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Is contemporary art really art or something else entirely, and, if it is art, then what does that say about art's place in the world? These are some of the most frequent questions and criticisms raised against contemporary art. Such claims testify not only to the often tense relationship between the general audience and contemporary artistic practice, but they also emphasise that contemporary art is once again an 'ivory tower', a hermetic and esoteric enclave that persists despite the history of the twentieth century and the apparent shift from modernism to postmodernism. This persistence of a form of the avant-garde, albeit a debated and controversial one, is not just a theoretical issue within critical discourse but also an important subject matter for contemporary artworks themselves.
It might appear unnecessary, or even incorrect, to raise these questions in our current cultural era. After all, we have seen the transformation of the 'art-piece' into an art 'work' (Roland Barthes), its 'space' changed into a 'site' (Michel Foucault) that is in turn just another fragment of the 'expanded field' (Rosalind Krauss) of our postmodern global culture. Yet, in spite of art being swept up in the multi-media and inter-disciplinary waves of recent discourse, and even because many contemporary artworks look so similar to other cultural products, at some point it is crucial to try to discriminate the artistic medium from the rest of medialand and to find out what still gives art its raison d'être.
If we don't simply rehearse the Marxist position that furiously accuses art of being the product of cynical, commercial, bourgeois, capitalist and power interests, then we will discover that the most interesting and crucial artworks encode
On the figures of witnessing and testimony, in the context of Israeli art and culture, see Sarit Shapira, Not to be looked at (Invisible site in Israel today) (exh. cat.), Jerusalem: The Israel Museum, 2000↑
Johan Huizinga, Homo Ludens, Boston: Beacon Press, 1986↑
Gilles Deleuze and Félix Guattari, A Thousand Plateaus, Minneapolis: University of Minnesota Press, 1988, pp. 88-89, 393 and 510↑
Aim Deual Luski, 'Not Playing the Game', in art press, 225, 1997↑
The term 'site' is used here in the Foucauldian manner that defines it as a machine determined only by the temporary interrelation and interaction of its participants. See Michel Foucault, 'Of Other Spaces' in Diacritics, 1986↑
Rosalind Krauss, 'The Grid', in The Originality of the Avant-Garde and Other Modernist Myths, Cambridge: MIT Press, 1986, pp.9-22↑
In one of Tzaig's recent performances at Fondation Cartier, Paris the polyphonic voice was taken back into the theatrical space. Two performers were put in a theatrical balcony, each of them commenting on diemoves of one ball while The Universal Square was projected on a large screen.↑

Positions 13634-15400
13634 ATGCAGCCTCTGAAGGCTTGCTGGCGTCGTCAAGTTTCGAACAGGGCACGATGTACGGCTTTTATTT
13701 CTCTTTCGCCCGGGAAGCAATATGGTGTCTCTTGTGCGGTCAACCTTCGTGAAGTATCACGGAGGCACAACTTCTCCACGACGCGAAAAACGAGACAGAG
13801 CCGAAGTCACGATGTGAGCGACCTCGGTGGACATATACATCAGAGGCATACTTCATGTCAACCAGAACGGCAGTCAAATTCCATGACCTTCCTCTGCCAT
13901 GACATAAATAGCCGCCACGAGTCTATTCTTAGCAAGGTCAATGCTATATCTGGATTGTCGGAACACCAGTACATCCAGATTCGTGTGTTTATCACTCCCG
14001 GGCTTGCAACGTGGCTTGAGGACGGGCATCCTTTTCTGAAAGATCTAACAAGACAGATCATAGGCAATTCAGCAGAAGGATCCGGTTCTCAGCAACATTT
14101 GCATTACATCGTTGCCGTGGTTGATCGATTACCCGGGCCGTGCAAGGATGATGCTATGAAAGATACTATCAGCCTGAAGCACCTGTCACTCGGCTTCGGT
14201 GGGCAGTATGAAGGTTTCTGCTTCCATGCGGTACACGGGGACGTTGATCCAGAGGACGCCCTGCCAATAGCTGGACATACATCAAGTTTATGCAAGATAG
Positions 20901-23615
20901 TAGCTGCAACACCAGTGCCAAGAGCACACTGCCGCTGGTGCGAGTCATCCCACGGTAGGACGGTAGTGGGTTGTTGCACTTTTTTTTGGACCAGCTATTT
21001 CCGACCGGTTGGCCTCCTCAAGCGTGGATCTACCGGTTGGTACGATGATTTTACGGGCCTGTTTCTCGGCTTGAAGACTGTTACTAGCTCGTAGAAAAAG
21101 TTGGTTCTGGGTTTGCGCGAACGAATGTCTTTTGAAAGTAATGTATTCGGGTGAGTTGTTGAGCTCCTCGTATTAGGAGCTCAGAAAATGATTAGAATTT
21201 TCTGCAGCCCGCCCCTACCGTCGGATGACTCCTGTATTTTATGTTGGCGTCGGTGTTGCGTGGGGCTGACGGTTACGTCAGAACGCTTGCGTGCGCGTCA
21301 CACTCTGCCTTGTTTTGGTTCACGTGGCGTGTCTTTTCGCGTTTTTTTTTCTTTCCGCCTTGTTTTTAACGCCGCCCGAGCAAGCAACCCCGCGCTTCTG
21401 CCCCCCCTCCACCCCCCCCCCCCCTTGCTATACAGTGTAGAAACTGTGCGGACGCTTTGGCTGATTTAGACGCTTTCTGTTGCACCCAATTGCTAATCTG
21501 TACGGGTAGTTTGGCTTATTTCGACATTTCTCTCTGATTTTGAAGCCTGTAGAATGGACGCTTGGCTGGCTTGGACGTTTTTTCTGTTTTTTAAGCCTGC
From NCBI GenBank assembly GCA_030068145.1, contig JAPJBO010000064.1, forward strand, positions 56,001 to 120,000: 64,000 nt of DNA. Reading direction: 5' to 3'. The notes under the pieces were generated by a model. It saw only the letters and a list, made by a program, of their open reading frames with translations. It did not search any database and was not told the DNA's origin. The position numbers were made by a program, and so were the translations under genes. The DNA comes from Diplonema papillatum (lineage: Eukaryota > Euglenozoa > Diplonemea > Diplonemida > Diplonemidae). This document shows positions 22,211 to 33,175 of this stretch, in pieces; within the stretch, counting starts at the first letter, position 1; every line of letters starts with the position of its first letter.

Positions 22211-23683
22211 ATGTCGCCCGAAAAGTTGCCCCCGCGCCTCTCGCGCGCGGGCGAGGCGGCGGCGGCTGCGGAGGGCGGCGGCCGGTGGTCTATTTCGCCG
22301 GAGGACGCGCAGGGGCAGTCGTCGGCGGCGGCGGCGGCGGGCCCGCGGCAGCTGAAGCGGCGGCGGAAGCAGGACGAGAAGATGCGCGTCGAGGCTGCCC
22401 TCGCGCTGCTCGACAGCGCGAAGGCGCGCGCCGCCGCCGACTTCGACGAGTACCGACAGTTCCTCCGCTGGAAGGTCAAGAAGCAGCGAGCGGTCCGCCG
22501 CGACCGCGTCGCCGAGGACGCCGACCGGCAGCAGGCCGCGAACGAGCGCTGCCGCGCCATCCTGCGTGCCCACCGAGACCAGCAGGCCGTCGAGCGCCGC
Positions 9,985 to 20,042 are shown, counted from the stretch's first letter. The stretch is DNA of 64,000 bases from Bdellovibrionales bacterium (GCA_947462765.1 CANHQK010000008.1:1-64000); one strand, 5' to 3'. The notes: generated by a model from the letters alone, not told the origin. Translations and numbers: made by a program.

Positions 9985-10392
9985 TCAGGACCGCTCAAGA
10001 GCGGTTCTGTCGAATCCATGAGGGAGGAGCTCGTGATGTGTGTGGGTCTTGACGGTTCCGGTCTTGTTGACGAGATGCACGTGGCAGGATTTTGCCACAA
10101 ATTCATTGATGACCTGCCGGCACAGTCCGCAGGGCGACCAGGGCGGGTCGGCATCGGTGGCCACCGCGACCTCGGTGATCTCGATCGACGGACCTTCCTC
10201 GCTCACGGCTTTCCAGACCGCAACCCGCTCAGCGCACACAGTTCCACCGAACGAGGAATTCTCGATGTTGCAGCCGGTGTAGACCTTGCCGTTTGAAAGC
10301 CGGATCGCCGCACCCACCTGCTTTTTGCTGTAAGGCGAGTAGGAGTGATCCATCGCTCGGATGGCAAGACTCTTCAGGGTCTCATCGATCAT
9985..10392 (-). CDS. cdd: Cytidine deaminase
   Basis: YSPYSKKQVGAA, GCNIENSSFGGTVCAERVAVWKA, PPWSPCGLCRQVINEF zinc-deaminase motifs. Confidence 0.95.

On certain occasions, such as his performance in Saint-Nazaire, France in 1996, Tzaig introduced two balls into a game of one team. In other cases, such as in Derby, 1996 performed in Lod, Israel, he invited two referees to supervise two teams playing with two balls.↑
The difference between idealisation and sublimation is discussed in Sigmund Freud, 'On Narcissism: An Introduction', in Andrew Morrison (ed.), Essential Papers on Narcissism, New York: New York University Press, 1986, pp.34-39↑
Martin Heidegger, Die Technik und die Kehre, Pfullingen: G. Neske, 1962↑
Jacques Derrida, Différance, in Speech and Phenomena, Evaston: Northwestern University Press, 1973, p.130↑
Suzuki Daisetz Teitaro, Zen Mind Beginners Mind, Trudi Dixon, 1988, p.7↑
Circular and cyclic images as representations of mythical, ex-historical and unworldly time were broadly discussed in Mircea Eliade, The Myth of Eternal Return, Princeton: Princeton University Press, 1991↑
A phonetic resemblance, similar to the one between Jericho and yareach (moon) was already practiced by Uri Tzaig some years ago in his video piece Desert (1996). The two-ball basketball game on the monitor was accompanied by a voice-over that poetically discussed the resemblance and possible co-relations between the Hebrew word for desert, 'midbar' and the Hebrew term for a thing (or what is discussed by Heiddeger as 'das Ding', that which anticipates the object), 'davar'.↑
The parallel between a Narcissistic figure (as the term is used in psychoanalytic discourse) and the textural structures of contemporary reproductions and duplications is raised in Rosalind Krauss, 'Notes on the Index: Part 1, Part 2' in The Originality of the Avant-Garde and Other Modernist Myths, op. cit., pp.199-215↑
Quotation given to author.↑
J. Derrida, op. cit.↑